Wilfred was our favourite guinea pig. Eric used to be our favourite guinea pig and, after he died, Wilfred just slotted into his place. Cedric is cute and funny and lively, but Wilfred was our favourite. When he was little he was boisterous, but as he got older, he calmed down. He would sit nicely to be stroked, although he always ran away when you tried to get him out of his hutch. He spent the whole of the summer sat in a big tube. In fact, I usually ended up lifting him out of the hutch in his tube. I’m not sue if he was hiding from Cedric, who used to chase him around a lot. He spent the winter sat in a warm, furry bed in his bedroom.
Once the weather turns colder and damp, around the end of September or start of October, the guinea pigs can’t go on the grass any more. Instead, they come into the kitchen for a run/ sit or go on the patio when it’s dry. Last Monday, I got them out on the patio while my younger son cleaned them. I took this photo of them.
My son won’t put them away himself and, as I was going out with my daughter to ballet and Scouts, I asked my husband or eldest to put them away. I got home at 7.45, it was pitch dark and the guinea pigs were still on the patio. My daughter had put their furry beds out for them before we’d set off, because she said they were cold.
I didn’t really see them on Tuesday. We take it in turns to feed them and it wasn’t my turn. But I do remember a tussle for the water bottle and I can’t remember whether it was Monday or Tuesday. On Wednesday evening, it was dry, so I thought I would get them out on the patio again. As soon as I saw Wilfred, I knew he wasn’t right. He just looked sad. His eyes weren’t as wide open as usual and his head was drooped.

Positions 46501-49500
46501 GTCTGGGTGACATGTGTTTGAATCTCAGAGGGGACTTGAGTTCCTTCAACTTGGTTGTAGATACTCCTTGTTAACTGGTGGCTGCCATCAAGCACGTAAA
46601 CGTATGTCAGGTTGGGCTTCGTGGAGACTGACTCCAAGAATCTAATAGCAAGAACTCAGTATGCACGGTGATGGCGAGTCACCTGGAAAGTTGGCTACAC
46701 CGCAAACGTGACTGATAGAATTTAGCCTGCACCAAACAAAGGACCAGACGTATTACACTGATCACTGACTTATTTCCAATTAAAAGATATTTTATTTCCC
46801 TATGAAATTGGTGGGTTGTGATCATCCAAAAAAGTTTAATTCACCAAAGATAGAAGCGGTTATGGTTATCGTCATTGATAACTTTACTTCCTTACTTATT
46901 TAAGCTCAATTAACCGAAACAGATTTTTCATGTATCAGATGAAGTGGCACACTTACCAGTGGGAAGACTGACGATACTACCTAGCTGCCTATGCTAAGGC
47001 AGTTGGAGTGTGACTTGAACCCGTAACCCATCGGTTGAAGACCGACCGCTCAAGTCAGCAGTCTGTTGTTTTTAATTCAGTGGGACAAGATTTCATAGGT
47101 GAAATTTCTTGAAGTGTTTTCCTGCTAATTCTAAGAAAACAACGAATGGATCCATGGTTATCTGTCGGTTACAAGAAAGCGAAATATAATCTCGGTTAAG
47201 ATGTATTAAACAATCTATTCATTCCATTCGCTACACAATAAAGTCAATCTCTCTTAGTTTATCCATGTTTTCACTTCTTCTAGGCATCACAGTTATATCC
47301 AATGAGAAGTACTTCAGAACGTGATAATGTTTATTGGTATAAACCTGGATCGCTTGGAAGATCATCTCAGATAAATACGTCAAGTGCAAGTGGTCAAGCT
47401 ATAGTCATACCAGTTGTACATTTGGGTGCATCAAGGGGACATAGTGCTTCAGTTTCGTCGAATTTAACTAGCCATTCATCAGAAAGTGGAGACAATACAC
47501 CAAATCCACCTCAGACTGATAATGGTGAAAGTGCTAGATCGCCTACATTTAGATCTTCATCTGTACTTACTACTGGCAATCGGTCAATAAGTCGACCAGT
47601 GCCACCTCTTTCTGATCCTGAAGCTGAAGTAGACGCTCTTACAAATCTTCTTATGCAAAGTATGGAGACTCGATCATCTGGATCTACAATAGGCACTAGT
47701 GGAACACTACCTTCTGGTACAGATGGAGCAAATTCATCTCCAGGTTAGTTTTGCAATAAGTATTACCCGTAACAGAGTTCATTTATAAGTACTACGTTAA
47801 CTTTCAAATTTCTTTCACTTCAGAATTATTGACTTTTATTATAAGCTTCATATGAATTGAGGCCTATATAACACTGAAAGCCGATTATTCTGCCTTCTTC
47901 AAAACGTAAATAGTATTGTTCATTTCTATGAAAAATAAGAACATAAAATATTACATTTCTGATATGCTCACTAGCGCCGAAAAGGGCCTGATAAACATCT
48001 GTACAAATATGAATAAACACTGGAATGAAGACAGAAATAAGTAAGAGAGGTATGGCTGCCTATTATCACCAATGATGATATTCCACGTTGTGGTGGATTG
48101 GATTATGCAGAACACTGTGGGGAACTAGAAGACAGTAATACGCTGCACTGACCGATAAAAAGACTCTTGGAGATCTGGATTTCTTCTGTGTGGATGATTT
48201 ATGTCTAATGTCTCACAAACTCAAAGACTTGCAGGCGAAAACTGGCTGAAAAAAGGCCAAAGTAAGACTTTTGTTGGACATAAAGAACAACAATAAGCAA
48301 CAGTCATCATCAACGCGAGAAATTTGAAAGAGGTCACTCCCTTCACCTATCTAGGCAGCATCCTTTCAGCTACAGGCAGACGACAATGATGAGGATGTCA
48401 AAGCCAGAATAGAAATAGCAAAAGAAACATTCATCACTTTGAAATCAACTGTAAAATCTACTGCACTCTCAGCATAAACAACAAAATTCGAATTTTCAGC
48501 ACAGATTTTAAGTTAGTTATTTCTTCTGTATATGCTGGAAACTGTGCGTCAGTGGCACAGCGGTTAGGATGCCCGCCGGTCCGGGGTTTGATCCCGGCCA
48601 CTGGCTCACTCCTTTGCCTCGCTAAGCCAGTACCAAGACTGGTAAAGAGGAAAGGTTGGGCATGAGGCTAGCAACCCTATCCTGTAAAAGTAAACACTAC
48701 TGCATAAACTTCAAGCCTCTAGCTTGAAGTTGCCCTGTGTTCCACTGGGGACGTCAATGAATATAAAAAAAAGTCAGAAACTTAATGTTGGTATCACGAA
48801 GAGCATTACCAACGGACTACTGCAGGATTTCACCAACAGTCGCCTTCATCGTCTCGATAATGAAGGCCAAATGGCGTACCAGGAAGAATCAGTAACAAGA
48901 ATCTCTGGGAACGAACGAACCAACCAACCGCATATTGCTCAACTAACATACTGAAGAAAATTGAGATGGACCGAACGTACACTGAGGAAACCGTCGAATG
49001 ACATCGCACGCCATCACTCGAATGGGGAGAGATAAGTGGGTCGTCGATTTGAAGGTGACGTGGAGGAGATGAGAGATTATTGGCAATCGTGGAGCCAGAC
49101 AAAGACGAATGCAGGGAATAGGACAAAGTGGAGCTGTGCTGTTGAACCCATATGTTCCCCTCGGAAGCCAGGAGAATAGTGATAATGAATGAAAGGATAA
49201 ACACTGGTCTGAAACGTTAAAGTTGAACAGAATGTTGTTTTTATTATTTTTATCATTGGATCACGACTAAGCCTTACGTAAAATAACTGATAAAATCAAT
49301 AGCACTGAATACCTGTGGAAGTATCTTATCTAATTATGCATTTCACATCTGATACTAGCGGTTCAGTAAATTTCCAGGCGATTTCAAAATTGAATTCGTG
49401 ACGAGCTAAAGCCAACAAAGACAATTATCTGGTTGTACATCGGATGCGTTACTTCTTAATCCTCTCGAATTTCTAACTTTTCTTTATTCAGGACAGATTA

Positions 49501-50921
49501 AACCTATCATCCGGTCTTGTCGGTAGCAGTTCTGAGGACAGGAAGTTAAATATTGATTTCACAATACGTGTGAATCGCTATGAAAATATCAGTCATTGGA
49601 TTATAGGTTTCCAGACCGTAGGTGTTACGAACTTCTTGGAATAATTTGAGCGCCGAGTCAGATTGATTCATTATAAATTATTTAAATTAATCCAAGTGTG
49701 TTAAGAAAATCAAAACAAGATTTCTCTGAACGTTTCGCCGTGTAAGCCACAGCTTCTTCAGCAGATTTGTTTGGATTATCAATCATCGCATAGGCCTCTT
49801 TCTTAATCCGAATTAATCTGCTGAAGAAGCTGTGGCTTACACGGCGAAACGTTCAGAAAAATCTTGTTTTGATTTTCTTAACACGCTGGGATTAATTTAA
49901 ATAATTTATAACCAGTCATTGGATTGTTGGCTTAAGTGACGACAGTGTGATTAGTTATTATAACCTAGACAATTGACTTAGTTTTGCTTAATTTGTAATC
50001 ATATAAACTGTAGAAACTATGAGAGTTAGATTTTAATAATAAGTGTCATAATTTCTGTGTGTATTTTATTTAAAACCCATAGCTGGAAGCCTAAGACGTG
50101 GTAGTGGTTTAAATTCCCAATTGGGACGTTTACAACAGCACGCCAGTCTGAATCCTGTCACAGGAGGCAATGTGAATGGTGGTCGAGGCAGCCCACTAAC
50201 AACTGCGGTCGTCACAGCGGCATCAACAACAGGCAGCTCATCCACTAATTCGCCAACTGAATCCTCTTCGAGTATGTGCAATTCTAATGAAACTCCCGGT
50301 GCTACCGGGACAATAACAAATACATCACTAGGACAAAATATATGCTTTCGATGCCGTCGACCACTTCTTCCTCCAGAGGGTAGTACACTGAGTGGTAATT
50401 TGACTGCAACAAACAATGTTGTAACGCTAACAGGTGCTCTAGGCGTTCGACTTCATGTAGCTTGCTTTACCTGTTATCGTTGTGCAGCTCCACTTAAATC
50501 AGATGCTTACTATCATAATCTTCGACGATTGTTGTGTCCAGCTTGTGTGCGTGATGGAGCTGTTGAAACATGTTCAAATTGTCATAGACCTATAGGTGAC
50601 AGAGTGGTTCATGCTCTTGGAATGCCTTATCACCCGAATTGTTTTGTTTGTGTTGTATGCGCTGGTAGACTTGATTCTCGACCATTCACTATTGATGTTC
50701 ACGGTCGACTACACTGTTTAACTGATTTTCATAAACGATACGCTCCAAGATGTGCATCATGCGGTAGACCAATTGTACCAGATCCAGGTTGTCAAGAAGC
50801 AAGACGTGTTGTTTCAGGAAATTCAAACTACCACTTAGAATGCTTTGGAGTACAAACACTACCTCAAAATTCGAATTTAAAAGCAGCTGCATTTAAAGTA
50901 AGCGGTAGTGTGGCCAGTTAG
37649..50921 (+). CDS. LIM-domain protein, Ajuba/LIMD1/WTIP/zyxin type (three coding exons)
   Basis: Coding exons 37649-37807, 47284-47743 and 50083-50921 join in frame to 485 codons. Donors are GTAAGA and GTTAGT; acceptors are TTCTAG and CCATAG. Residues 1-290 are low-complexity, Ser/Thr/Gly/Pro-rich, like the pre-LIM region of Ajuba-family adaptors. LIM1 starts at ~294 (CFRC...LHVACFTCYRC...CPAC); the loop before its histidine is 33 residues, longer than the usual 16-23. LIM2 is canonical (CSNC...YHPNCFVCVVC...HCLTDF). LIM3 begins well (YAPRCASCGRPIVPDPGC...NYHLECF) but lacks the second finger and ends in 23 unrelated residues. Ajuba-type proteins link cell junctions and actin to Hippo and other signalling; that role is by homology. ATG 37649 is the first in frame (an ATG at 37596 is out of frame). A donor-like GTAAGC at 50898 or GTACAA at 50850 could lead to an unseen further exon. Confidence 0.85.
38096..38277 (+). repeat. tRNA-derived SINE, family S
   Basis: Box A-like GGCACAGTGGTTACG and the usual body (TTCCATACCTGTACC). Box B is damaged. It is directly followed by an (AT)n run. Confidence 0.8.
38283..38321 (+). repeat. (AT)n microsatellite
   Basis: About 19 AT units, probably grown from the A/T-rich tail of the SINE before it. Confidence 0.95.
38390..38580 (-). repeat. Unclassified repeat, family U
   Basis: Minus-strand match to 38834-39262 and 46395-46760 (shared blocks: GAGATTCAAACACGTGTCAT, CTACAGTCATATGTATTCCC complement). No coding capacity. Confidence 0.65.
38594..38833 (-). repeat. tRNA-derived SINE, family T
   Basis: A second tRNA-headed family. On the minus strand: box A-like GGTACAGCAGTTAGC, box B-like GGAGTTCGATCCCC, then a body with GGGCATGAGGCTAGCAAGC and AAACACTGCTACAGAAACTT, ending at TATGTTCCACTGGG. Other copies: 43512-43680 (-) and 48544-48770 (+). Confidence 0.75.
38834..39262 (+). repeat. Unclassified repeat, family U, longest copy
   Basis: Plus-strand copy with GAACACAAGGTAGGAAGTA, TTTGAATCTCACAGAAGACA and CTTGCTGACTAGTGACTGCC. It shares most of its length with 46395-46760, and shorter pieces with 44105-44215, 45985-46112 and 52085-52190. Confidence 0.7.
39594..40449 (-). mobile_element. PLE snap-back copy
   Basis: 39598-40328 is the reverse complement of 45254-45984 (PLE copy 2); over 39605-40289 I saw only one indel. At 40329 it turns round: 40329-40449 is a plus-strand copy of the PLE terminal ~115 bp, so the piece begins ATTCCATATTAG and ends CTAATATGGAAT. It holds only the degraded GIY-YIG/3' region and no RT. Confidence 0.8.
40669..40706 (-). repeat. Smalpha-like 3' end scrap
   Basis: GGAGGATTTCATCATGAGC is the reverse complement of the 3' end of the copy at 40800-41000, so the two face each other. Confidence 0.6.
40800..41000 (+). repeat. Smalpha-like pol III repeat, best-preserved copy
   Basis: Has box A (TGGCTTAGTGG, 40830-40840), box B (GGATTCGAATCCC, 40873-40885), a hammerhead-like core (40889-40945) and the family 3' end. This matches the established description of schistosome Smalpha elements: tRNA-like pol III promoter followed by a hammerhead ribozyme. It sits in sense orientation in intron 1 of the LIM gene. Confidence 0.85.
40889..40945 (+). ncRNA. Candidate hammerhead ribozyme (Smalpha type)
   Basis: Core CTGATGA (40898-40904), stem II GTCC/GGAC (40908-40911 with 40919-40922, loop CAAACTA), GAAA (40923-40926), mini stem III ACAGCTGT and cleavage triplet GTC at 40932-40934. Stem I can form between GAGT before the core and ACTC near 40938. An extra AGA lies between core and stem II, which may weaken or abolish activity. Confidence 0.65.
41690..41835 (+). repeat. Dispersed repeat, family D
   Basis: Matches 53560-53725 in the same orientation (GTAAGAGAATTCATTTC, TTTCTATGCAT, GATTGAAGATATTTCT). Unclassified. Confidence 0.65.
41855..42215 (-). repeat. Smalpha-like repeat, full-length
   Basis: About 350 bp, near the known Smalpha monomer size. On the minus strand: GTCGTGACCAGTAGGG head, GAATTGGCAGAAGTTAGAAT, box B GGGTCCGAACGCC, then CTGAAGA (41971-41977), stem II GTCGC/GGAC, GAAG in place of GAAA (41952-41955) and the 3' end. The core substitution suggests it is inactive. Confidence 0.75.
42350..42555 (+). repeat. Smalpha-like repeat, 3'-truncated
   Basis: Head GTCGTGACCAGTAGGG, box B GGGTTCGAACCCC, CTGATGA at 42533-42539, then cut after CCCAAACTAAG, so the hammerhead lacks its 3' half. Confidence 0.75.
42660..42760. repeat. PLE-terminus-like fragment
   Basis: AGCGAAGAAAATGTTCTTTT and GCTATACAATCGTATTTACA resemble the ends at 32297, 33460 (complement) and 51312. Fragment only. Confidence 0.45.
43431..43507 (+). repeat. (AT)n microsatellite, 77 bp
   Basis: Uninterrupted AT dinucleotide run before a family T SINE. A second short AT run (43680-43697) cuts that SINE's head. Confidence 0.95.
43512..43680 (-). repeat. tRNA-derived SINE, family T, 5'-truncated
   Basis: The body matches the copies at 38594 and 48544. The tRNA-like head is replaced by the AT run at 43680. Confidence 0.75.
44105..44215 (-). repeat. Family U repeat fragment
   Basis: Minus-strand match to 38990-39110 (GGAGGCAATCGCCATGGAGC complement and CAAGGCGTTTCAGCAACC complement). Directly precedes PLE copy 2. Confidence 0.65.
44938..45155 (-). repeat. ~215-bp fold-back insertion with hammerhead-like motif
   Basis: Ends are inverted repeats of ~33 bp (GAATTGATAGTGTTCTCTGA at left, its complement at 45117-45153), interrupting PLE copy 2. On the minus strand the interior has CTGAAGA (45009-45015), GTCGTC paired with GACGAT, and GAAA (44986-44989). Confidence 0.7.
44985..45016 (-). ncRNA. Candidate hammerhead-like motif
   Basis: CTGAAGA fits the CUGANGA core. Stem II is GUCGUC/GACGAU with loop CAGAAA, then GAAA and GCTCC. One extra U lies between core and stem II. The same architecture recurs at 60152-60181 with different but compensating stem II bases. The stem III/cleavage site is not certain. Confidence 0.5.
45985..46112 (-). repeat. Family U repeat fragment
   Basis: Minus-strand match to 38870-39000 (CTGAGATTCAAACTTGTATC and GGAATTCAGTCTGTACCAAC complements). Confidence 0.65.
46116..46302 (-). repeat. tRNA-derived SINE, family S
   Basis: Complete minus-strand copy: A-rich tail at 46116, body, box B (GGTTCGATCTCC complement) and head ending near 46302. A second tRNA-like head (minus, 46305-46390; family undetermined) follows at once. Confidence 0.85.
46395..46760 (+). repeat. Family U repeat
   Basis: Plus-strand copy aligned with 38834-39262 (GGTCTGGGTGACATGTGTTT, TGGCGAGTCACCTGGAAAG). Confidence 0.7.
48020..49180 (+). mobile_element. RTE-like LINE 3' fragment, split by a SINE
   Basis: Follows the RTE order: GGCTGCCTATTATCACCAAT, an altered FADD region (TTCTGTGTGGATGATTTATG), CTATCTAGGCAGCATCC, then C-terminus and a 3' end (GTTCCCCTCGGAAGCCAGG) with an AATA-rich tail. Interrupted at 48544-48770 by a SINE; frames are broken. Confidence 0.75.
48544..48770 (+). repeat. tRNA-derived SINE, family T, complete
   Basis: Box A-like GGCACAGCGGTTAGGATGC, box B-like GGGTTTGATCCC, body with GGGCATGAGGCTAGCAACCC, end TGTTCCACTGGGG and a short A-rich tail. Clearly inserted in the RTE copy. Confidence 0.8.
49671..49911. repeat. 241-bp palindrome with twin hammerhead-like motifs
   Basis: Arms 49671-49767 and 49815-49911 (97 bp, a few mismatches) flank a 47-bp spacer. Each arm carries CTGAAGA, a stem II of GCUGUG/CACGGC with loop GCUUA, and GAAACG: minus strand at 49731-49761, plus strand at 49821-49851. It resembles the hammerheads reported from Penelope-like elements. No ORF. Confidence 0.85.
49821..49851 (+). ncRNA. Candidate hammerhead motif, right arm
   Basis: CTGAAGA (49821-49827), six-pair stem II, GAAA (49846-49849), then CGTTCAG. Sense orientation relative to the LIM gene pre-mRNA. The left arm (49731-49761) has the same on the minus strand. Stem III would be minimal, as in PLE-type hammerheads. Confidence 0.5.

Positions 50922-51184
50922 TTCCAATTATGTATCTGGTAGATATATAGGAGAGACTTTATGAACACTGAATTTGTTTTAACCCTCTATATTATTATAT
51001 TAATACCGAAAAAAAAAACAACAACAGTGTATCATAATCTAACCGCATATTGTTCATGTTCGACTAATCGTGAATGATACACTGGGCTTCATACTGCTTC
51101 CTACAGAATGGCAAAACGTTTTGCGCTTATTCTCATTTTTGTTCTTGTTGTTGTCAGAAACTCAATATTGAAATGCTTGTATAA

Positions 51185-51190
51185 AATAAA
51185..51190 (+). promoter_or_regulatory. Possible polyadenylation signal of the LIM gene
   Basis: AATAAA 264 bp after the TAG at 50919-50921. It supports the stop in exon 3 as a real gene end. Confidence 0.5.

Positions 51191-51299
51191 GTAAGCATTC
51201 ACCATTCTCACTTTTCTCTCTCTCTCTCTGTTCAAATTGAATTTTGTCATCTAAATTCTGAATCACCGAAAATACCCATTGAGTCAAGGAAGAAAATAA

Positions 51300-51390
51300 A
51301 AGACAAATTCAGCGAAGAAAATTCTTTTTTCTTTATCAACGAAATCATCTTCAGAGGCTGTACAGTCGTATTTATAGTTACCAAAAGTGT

I got them out on the patio, but neither of them ran around much, so I put them away again. But I couldn’t get rid of this nagging feeling that Wilfred wasn’t right. I cut him a slice of carrot, but he pushed it away. Wilfred will ALWAYS take a slice of carrot. Or pepper. Or broccoli.
I got him out again and carried him around. My daughter agreed he looked sad. I weighed him, something we’ve been doing regularly since Eric died as it’s an early indication if guinea pigs are poorly. Guinea pigs are very good at masking when they’re ill. He’d lost 200g, or 20% of his body weight, in a month.
I rang the vet and got him an appointment for the next day.
The next day, I woke up at 4.12am. I had so many thoughts going round in my head and tears were shed before 6am. Would Wilfred already be dead? Would he have to be put to sleep? He was undoubtedly dying and I knew he wouldn’t have long without help, but could the vet come up with a miracle for him?
The morning felt very long indeed. I felt sick the whole time I was waiting. I made sure my daughter held him and said goodbye before she went to school. Just in case. We were hoping for a miracle, but facing reality. After Eric, when I took him home for 24 hours before he was put to sleep, I wasn’t sure I could put any of us through that again. But my daughter asked me to ask the vet for one more day, if it came to that.